Written by Bwog Staff
You don’t need a New York City budget to enjoy a New York City Christmas. Every year, department stores create fantastic window displays to lure in the out-of-towners, and Angela Velez braved the tourists and shuffled along a block behind railings to bring you this report–Christmas cheer is optional, but recommended.
First stop was Macy’s, where this year’s theme was “Miracle on 34th Street.” Macy’s had pretty standard window displays, featuring the always classic yet slightly creepy moving figurine dolls. The windows included one of Susan Walker waving to Santa from her living room window and Kris Kringle as a mall Santa in “Macy’s Santa Land.” The best of this set was the last window, which mimicked the court scene from the movie, complete with moving paparazzi figures and tense looks on all the plastic people.
Next came Lord and Taylor’s, which offered a glimpse at different holiday celebrations of the world, including those of the wealthy and vaguely ethnic. Viewers could stand behind gold railings and watch 5th Avenue figurines celebrate the holidays from their mansion, complete with a view of the Met or observe two Hispanic-ish characters gather hay with their burro in front of a spectacularly glittery waterfall. Lord and Taylor wins for the railings and “international” elements–but it looked like a slapdash shopfront compared to Bloomingdale’s.
While significantly less creepy than last year’s displays, which featured synchronized dancing American girl dolls, this year’s windows at The American Girl Place had the politically correct figurines trapped inside revolving snow globes, caroling and playing in the plastic flakes. These were not nearly as elaborate as the department stores, but head and shoulders above Disney’s lame displays. Also, this was the only store out of the bunch that made people wait in line just to go inside.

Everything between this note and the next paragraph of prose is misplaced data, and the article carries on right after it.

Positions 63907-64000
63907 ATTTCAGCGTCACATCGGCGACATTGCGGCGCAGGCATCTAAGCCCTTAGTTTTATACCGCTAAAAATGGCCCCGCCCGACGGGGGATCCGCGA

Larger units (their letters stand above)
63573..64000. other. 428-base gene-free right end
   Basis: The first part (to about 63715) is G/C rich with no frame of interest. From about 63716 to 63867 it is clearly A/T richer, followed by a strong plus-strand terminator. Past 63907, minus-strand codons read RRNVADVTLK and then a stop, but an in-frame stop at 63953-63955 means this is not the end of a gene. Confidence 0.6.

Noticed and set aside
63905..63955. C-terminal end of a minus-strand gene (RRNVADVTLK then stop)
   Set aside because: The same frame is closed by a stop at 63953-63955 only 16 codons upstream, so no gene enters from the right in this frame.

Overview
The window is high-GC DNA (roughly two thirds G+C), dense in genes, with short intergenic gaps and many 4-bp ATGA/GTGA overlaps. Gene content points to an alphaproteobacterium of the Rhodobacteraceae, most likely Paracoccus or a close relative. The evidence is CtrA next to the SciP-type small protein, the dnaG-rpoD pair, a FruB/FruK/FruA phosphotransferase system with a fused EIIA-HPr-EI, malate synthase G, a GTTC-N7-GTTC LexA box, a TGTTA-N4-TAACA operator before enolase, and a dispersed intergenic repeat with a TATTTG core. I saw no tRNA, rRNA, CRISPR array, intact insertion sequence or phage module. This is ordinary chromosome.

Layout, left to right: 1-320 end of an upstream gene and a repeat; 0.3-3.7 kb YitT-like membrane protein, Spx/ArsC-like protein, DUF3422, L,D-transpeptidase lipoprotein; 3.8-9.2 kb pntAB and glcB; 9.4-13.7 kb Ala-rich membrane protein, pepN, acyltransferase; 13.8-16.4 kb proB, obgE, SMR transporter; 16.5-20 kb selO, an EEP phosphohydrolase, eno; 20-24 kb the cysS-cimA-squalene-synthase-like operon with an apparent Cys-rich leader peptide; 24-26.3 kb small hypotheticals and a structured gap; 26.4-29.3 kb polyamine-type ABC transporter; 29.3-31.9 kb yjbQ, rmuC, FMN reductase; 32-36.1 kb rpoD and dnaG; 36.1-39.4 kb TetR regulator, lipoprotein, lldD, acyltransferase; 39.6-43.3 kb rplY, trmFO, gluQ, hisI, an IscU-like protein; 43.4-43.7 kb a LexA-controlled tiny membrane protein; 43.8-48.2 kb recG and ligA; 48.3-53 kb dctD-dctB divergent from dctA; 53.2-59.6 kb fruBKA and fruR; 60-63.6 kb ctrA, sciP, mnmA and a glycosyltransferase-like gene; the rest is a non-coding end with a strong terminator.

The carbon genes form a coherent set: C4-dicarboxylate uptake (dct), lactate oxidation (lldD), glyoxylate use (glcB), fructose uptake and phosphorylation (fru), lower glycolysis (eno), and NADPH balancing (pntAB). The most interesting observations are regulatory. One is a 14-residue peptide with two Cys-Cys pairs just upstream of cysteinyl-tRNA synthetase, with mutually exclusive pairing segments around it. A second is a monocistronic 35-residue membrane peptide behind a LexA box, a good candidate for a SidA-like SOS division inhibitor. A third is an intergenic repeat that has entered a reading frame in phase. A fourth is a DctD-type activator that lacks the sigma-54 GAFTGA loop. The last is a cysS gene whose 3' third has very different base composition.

The theme behind Saks Fifth Avenue’s displays was “Snow People,” a children’s book “available exclusively at Saks.” Smiling snowpeople glided over hills and rode taxis through a snowperson-populated New York City (including a snowwoman Statue of Liberty!). This display was much more whimsical and cheerful than the other displays, plus the snowpeople’s outfits (bow ties and blazers) were amazing.
Next came the visually stunning but Christmas cheer-less displays at Bergdorf Goodman. Regal mannequins dressed in shimmer and gold posed, one in an elephant carriage, another caught in a dance with a reptile (?) skeleton, while a third sang. Poor Santa would feel out of place in his boring red suit and black boots.
Finally, 5th Avenue’s piece de resistance: Bloomingdale’s, the best by far. Based on the stories and characters created by children ages 6-12, Bloomingdale’s had artists work with the children to realize their vision. Each scene was bright and eye catching and had obviously originated from the fantastic imagination of a child. In one window, a five-eyed alien queen with a courtly frog battled an alligator for a golden leaf, while in another, a candy robot, with a “human heart” grinned and waved. The best part of this window display was seeing the kids’ original entries for the displays, and comparing them to the finished windows.